By Aitor Zabalgogeazkoa, Head of Mission of the MSF team in Aleppo in 2014
In 2013, the outlook in Syria was bleak. But the reality is that everything can get worse.
In 2014, as the conflict entered its fourth year, the situation deteriorated even further. There have been 200,000 fatalities, 1 million wounded, 3 million who have sought refuge across the borders, and more than 7 million displaced. This is evidence of the brutality of the worst conflict in recent years. More than half of the country's population—including 5 million children—needs some form of humanitarian aid.
Not only has the dynamic of violence increased, but access to aid has also been restricted. Needs are greater but the aid system is not meeting them. Today, Syria remains the most serious humanitarian crisis in the world.
In 2014, indiscriminate bombings continued in many parts of the country; in some cities like Aleppo, they have been stepped up. Barrel bombs have left the city practically deserted. The opposition-controlled area is unrecognizable, with many of its neighbourhoods suffering destruction comparable only to World War II or Grozny in the 1990s. The barrels that have rained down have forced many residents to flee to Turkey or to areas controlled by the Islamic State that suffer significantly less from the daily onslaught of bombing. Large numbers have even moved to the government-controlled area through the only practicable crossing point.
In July 2014 alone, at least six hospitals in Aleppo were hit or affected by bombs. For some, like the sadly well-known Dar Al Shifa Hospital, it was the fourth time. In the summer, Sakhur Hospital, one of the most functional and active hospitals in the city, was hit three times. On August 2, an airstrike completely obliterated Al Huda Hospital in the west of Aleppo, killing at least six doctors and nurses and injuring another 15 people, including patients. Created by the English foundation SKT, this hospital provided the only neurosurgical service in the north of the country. MSF facilities have not been spared the bombing either: the advanced medical center near Aleppo has been damaged three times in recent months.
The health system has disintegrated. Outbreaks of measles and polio, symptoms of the disintegration of the public health system, are having a cruel impact on children. Health priorities are changing as the war drags on because there are fewer people around to be wounded, and those who are still there are suffering from collapsed health, economic, family and social systems. Even if the violence decreases in the medium term, basic needs are greater, and the medical conditions observed are more severe and more widespread throughout Syria. The inability of humanitarian organizations, including our own, to offer and deliver basic services to communities that are struggling to survive is evident. Not only is violence taking its toll, but communicable and vaccine-preventable diseases are as well; chronic diseases are leaving a trail of untold suffering, women are giving birth in abject conditions, and the psychological consequences of it all are rampant.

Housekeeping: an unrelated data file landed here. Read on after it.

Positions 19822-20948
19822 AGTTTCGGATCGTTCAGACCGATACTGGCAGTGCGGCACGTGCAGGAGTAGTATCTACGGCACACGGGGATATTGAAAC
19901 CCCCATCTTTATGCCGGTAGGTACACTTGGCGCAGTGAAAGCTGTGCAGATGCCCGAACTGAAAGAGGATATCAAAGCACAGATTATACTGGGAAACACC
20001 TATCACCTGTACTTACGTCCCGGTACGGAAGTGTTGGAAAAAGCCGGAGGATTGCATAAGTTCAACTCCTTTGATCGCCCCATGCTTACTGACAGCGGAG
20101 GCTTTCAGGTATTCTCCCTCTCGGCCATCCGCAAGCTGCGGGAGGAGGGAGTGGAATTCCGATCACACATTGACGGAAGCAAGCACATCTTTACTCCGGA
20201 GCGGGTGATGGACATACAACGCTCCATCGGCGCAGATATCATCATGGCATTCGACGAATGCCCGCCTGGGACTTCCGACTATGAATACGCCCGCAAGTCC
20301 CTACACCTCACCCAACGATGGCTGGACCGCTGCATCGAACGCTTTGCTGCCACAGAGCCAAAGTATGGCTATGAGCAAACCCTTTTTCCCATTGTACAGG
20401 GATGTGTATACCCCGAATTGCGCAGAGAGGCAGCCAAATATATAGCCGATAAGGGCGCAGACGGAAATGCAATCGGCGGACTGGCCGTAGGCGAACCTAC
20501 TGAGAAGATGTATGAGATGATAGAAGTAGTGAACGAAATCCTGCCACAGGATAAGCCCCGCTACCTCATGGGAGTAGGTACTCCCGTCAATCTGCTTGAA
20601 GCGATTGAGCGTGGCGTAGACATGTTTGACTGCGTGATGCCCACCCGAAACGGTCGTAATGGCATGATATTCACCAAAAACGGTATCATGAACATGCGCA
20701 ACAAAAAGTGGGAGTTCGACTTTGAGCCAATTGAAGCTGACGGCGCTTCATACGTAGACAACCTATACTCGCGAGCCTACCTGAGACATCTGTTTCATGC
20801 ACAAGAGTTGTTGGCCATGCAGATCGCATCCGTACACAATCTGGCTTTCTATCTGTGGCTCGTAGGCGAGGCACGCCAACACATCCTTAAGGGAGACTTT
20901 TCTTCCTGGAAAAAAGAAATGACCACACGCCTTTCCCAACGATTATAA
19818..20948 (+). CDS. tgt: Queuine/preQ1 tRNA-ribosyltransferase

The refugees are an unprecedented social and economic pressure on local communities that host them and on national health systems and social welfare, job markets, etc. Not even a sprawling city like Istanbul, with nearly 18 million inhabitants, can make the massive influx of Syrian migrants invisible. The situation in Jordan and Lebanon is worse, where the proportion of refugees per capita is a full 20 person of the population. Refugees who opted for Iraq have had even worse luck as they have been involved in the same war in recent months.
The awful situation has reached a point where there is a consensus that is not publicly spoken very much, but is repeated: the victory of neither side is a real possibility, nor a desirable outcome. Only despair and shame remain. Bombing by the international coalition is claiming civilian lives, while a desperate population looks on as nobody does anything to at least stop the indiscriminate barrel bombing.
It is shameful that in the three years of the conflict, Europe has given shelter to fewer refugees than Lebanon, Jordan and Turkey do in a single day. It is shameful to see the politicians who believe that Syrians will stop trying to cross the Mediterranean since “maritime rescue services encourage” the adventure of getting on a precarious boat with hundreds of desperate others. It is shameful to see how the international community reacts only when its own interests are affected, such as the agreement to end chemical warfare and the reaction to the threat of oil concessions in northern Iraq. Apparently Syrian civilians are not even worthy of a tiny gesture, other than passing on the responsibility to humanitarian aid organizations.
This article was originally published in Spanish by Vocento Group (Spain).